Inspired by the dense, mountainous region that stretches across parts of Missouri, Arkansas, and Oklahoma in the United States, photographer Matthew Genitempo created his series “Jasper” to address his fascination with running away from the everyday. The resulting photographs culminated in a thoughtful—at times dark—vision of life in the Ozarks. The men that Genitempo photographed for “Jasper” live in quiet solitude, surrounded by thick, snarled forest undergrowth and air hung heavy with mist.
LensCulture discovered this series when Sean O’Hagan, critic at the Guardian, chose it as his Juror’s Pick for our Emerging Talent Awards 2017. About Genitempo’s series, O’Hagan writes: “In photography, I am often looking for that sense of the mysterious or the ineffable that you find in poetry…Genitempo’s series has a sense of intimacy that only comes from patient engagement with a difficult, elusive subject: people who do not want to be found, never mind photographed. The work, though, does not feel intrusive. The use of black and white (and various gradations of grey) alongside the deft interplay of portraiture and landscape created a sustained atmosphere and a profound sense of place.”
Drawn to the remarkable images in this series, I chose to reach out to Genitempo in order to learn more about his experience creating “Jasper.” Below, the photographer speaks about photographing in this remote area and his own desire to escape the pressures and expectations of contemporary American society.
LensCulture: How did you first become interested in pursuing a series featuring these men? I know you shot the project for your thesis, but what about their particular type of “running away” drew you to them?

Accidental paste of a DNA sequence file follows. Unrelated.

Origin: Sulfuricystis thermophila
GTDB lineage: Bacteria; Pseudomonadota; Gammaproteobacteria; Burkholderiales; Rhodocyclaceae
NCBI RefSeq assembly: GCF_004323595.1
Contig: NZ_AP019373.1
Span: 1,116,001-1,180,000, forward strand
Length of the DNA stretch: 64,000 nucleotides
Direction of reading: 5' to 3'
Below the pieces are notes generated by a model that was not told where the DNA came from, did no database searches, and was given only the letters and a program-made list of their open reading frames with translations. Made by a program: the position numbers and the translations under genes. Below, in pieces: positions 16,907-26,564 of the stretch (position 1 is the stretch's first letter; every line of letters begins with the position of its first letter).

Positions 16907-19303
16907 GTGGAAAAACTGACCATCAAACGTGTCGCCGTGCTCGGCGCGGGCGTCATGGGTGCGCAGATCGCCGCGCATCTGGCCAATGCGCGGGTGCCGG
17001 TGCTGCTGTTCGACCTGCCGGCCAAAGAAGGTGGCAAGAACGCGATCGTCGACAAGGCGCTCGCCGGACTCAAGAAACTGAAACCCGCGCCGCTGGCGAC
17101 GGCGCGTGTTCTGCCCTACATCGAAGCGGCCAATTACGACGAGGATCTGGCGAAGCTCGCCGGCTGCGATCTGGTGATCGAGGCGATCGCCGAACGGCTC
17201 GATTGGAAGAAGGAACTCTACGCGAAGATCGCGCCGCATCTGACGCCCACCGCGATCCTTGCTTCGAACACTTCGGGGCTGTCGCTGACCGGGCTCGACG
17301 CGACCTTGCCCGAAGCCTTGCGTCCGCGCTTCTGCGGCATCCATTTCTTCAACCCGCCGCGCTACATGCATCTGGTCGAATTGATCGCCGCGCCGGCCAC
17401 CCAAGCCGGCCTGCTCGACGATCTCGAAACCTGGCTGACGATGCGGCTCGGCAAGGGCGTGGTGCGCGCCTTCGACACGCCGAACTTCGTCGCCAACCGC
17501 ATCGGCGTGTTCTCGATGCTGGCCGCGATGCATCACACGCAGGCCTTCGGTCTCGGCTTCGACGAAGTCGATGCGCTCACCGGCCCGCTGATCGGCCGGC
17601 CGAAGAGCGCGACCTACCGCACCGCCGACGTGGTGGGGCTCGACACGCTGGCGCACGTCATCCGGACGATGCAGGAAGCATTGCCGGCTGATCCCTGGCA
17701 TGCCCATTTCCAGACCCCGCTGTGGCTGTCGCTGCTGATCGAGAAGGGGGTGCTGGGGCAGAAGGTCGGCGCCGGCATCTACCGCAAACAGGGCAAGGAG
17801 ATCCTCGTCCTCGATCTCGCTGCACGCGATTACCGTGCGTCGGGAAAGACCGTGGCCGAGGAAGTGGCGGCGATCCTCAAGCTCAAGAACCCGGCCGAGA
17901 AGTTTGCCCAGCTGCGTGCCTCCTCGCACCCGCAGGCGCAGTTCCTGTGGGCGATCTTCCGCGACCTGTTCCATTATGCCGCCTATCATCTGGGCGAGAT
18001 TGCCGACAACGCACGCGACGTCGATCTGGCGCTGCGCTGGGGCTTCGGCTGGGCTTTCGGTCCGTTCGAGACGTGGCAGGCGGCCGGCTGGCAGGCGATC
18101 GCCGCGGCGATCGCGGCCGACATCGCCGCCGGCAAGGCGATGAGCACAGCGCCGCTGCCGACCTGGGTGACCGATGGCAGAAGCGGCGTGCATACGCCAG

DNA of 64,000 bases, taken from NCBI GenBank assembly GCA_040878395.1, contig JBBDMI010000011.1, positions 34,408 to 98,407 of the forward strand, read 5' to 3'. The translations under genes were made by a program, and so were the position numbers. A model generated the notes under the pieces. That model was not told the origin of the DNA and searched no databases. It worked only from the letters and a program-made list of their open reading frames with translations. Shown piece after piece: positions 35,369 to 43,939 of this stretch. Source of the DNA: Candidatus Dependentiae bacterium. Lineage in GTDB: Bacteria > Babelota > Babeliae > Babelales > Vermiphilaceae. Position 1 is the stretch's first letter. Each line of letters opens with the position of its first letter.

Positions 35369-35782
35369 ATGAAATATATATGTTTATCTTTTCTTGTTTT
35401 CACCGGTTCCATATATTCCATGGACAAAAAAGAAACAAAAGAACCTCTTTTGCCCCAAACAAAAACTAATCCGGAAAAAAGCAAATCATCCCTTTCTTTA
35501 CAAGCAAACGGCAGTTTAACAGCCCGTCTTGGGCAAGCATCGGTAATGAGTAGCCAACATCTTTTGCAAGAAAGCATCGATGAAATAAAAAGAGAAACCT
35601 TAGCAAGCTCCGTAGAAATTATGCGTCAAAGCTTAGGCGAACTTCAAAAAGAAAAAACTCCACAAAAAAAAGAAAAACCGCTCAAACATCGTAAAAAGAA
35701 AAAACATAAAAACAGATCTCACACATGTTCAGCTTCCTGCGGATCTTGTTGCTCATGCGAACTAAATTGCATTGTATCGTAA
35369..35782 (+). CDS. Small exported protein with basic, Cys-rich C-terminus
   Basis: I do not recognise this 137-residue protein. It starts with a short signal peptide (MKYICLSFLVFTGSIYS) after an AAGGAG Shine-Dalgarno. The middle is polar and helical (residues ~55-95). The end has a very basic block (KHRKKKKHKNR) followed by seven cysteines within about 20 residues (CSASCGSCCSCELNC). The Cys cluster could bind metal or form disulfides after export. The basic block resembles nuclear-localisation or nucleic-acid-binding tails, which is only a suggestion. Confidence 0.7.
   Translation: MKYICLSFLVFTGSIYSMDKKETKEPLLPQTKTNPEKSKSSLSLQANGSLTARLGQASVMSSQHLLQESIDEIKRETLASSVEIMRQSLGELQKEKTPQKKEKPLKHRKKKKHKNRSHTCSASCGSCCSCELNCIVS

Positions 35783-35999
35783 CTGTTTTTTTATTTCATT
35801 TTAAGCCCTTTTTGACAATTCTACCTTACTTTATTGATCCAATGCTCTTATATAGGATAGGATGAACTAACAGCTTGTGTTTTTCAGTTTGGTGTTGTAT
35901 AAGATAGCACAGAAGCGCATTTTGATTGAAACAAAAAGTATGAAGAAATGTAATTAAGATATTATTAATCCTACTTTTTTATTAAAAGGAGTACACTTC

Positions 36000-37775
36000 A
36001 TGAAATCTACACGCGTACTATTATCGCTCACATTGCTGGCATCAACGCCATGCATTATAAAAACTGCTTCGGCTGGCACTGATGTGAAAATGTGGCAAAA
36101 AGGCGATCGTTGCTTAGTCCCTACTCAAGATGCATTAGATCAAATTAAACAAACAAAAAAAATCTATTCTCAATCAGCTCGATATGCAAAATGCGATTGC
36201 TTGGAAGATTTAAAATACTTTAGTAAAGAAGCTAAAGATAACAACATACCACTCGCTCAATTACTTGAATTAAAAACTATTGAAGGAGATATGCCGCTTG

Matthew Genitempo: My interest in running away was hidden at first; I didn’t identify it until after multiple trips to the Ozarks. Largely, I share in their desire to run away. I felt connected to the allure of it all. That desire usually lies dormant, but I think it’s something we all feel—especially Americans. We’ve lost touch with our own humanity: we’re trying to keep up with everything, trying to fill societal expectations, and never quite fitting into roles we’ve been asked to assume.
And that’s only part of it. Our attention is being demanded all the time. It’s nearly impossible not to feel controlled by everything around us. It’s exhausting and only natural to want to take back control of our own lives.
The desire for autonomy is stronger than ever—it’s so palpable. For me, these men were such a straightforward example of freedom. I wanted to try and understand that.
LC: The men featured in your series have defined their lives through isolation. Do you have a personal connection to this region? Was it a challenge to ask them to open their lives to you?
MG: I ended up in the Ozarks by chance, but I was very familiar with the poetry of Frank Stanford, and his words had shaped my view of the place. They sort of set my expectations. The deeper love for the region came after months of spending time there.